As someone who has turned his back on British higher education, I've watched the recent goings–on in the British university sector with an air of amused concern. I'm concerned because what we have been witnessing — the row over funding, the tortuous negotiations over 'variability', the establishment of an Office of Fair Access, the feats of verbal contortion aimed at convincing us that 'diversity' is an essential component of a high–quality university education, have all the hallmarks of some very second–rate fiddling while Rome burns.

I'm amused (in an admittedly perverse sort of way) because all of this — and all of the underlying financial and ultimately managerial weaknesses and total failures of leadership which led to it — was avoidable. Every bit of it.

I'm also concerned, because it remains as true today as it was when whoever–it–was thought of the phrase 'top–up fees' that the ultimate problems facing British higher education remain unacknowledged, and therefore unresolved. Top–up fees will solve nothing.

Everyone agrees that the Higher Education sector is grossly underfunded. Our best institutions need a great deal more money than will be provided by their ability to charge £3,000 per annum per student if they are to maintain some reasonable parity with their American peers. They probably need to charge between £12,000 and £15,000 per annum. This money can only come from taxpayers and/or students and/or alumni.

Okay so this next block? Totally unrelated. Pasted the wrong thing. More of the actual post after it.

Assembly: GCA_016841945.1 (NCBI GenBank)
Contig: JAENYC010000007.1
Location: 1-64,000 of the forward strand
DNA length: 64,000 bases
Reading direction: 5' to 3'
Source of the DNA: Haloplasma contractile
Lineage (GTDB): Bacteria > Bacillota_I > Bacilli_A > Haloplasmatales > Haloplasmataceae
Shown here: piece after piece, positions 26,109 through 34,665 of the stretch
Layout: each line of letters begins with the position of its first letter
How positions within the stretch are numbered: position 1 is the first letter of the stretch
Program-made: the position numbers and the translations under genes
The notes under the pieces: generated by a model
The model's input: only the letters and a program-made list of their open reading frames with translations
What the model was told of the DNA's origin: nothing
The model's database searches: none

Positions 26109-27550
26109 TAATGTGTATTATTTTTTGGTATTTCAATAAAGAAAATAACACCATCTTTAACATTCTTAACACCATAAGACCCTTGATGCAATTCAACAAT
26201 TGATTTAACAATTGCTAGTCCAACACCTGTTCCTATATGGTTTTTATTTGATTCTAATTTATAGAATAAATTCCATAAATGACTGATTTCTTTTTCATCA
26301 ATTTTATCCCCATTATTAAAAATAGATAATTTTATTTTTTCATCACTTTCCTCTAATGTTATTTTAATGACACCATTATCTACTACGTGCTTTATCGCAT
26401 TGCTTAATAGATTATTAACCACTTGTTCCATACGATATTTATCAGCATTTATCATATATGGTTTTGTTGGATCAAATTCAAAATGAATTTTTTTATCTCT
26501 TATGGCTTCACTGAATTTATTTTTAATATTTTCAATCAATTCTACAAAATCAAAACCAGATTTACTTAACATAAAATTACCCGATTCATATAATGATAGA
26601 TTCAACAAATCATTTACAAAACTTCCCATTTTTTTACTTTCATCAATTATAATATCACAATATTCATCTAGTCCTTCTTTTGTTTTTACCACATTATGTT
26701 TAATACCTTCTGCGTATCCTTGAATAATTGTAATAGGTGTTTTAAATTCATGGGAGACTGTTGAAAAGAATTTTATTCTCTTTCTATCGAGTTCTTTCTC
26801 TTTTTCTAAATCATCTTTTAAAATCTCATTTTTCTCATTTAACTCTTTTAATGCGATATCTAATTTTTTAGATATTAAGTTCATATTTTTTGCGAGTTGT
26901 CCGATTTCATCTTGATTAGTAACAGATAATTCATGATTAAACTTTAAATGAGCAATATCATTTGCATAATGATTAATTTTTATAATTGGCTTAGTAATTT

If it came, entirely or substantially, from taxpayers we would find ourselves in a situation in which the taxes paid by those whose children did not benefit from higher education would subsidise the higher education of those who did. Or, to put it crudely but not unfairly, the less well off would subsidise everyone from the reasonably well–to–do to what I believe are termed the 'filthy rich'.

The money — some of it at any rate — could come from alumni, and from the corporate sector. We do not have in this country a culture of corporate giving; the present tax regime does not encourage it. We could foster such a culture. But the present senior management of our universities and colleges does not want us to go down that road. Universities UK has actually rejected the idea of reform of the tax system, alleging that money which now goes to other charities might be diverted to the Higher Education sector instead. Behind this astonishing short–sightedness there lurks a culture of fear bolstered by a widespread drug addiction.

Put simply, Vice–Chancellors are hooked on the drug of government money. It's regular income. They don't have to work hard in order to get it. And they are — most of them — more than happy to do whatever the government of the day wants in order to guarantee the flow of funding.

My present university (which at 950 students is larger than the University of Buckingham), situated in London's West End, charges around £12,000 per annum. We manage to attract British students — currently around 60 of them, by no means all from wealthy backgrounds. That's not so astonishing when you consider that because we are open virtually all hours (we have five terms a year) you can do a Bachelor's degree in a little over two years. Class sizes are small. We give a high level of individual customer care. And in most of our programmes you'll get both a British and an American qualification. As you absorb all of this let me remind you that a report in the Sunday Times of 18 January 2004 drew attention to the way in which bright British students are being creamed off by American Ivy League institutions, where tuition fees are high but class sizes are small. People will always be prepared to pay for a quality product.